if(data == ‘1’)digitalWrite(13, HIGH); //If value is 1 then LED turns ON
if(data == ‘0’)digitalWrite(13, LOW); //If value is 1 then LED turns ON

// Checks whether value of data is equal to 1
}
//
// Feed all data from termial to bluetooth
if (Serial.available())
EEBlue.write(Serial.read());
}

@OP

You may carryy out the following steps to do functional check of your BT and Android based BT.
1. Build the following circuit between UNO and HC05.
HC5-uno.png

2. Upload the following sketch.

#include<SoftwareSerial.h> //use software serial port as hardware port is engaged with IDE/SM
SoftwareSerial SUART(2, 3);  //SRX = DPin-2; STX = DPin-3

[code]char c = ' ';

void setup()
{
  Serial.begin(9600);
  SUART.begin(9600);
}

void loop()
{
  if (SUART.available())  //check character/data is coming from Android
  {
    c = SUART.read();    //data has come from Android and read it
    Serial.write(c);         //show the received character on Serial Monitor
  }

  if (Serial.available())   //check if data/character is coming from InputBox of Serial Monitor
  {
    c =  Serial.read();     //data has come from Serial Monitor and read it.
    Serial.write(c);          //send it back to the OutputBox of Serial Monitor
    SUART.write(c);         //send it to Android via BT
  }
}

3. Open BT Terminal of the Android phone and pair it with BT of UNO.

4. Send A from Android and check that the character has appeared on the Serial Monitor of UNO.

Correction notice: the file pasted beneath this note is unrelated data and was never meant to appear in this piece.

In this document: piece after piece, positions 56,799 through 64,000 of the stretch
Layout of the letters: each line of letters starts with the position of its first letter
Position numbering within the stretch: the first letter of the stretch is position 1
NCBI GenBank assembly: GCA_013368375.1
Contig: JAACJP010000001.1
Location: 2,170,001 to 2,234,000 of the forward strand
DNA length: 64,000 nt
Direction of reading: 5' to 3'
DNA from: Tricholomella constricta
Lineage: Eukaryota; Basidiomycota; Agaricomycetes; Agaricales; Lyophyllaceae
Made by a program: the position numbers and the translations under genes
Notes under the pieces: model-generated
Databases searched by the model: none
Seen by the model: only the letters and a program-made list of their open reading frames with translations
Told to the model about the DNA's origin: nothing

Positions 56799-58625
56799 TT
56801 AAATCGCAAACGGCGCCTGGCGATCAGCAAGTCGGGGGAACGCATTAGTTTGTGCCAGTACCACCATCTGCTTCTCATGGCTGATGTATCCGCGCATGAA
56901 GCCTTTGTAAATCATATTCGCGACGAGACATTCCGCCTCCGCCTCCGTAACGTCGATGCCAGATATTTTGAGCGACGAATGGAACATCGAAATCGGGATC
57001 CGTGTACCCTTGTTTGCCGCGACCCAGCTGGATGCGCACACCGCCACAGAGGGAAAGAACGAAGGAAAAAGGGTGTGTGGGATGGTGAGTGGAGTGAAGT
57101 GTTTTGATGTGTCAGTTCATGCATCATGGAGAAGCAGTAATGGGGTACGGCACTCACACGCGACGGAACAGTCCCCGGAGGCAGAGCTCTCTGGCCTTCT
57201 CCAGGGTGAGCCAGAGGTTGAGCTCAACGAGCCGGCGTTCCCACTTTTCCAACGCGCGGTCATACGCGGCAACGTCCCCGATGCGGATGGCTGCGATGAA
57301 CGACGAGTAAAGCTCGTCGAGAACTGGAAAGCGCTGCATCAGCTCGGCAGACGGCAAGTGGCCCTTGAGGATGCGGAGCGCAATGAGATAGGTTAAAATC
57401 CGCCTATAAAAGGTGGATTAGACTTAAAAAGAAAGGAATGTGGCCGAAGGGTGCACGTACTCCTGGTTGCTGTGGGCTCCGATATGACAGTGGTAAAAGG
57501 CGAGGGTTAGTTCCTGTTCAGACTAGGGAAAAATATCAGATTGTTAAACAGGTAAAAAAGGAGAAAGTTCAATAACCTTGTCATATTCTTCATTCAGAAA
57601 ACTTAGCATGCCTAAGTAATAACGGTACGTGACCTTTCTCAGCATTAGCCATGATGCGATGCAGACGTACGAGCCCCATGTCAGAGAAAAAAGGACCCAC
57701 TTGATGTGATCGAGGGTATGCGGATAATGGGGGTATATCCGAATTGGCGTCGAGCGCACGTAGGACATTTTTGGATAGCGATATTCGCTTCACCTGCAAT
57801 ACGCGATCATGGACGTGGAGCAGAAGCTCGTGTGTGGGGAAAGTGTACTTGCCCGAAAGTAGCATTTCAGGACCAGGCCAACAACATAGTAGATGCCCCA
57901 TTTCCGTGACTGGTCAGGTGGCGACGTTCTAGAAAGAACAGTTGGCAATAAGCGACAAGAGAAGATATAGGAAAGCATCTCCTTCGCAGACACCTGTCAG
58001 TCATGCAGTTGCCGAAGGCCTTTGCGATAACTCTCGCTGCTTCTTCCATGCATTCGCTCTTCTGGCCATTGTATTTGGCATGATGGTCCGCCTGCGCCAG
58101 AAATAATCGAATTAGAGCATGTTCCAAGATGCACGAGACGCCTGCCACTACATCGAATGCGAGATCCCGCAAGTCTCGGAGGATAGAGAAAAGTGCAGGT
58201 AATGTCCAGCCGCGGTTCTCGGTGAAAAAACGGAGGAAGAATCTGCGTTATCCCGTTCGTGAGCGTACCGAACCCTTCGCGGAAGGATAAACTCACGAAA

5. Send B from the InputBox of Serial Monitor and check that it has appeared on the BT screen of Android.
SerialMonitor.png

6. Modify sketch of Step-2 to ON/OFF L (built-in LED of UNO) by sending commands from Android.

HC5-uno.png

SerialMonitor.png

Your problem may be as much procedural as programming. Is Bluetooth wired correctly to Arduino - Rx>Tx and Tx>Rx? You might find the following background notes useful.

http://homepages.ihug.com.au/~npyner/Arduino/GUIDE_2BT.pdf
http://homepages.ihug.com.au/~npyner/Arduino/BT_2_WAY.ino

And it might be best to stick with PC for power to start with

jpom:
Pins 0&1 are used by the Arduino serial port, which is being used by yr sketch. It’s the inbuilt method for the monitor to communicate with the board.

You can connect an external device to pins 0&1 to communicate with the Arduino.

BUT – you cannot do both.

You need to explore software serial and use two pins other than 0&1 for the bluetooth connection.

Play with the following sketch which I think is called “serial_10_11”. Don’t recall where I got it.

#include <SoftwareSerial.h>
SoftwareSerial EEBlue(3, 4); // RX | TX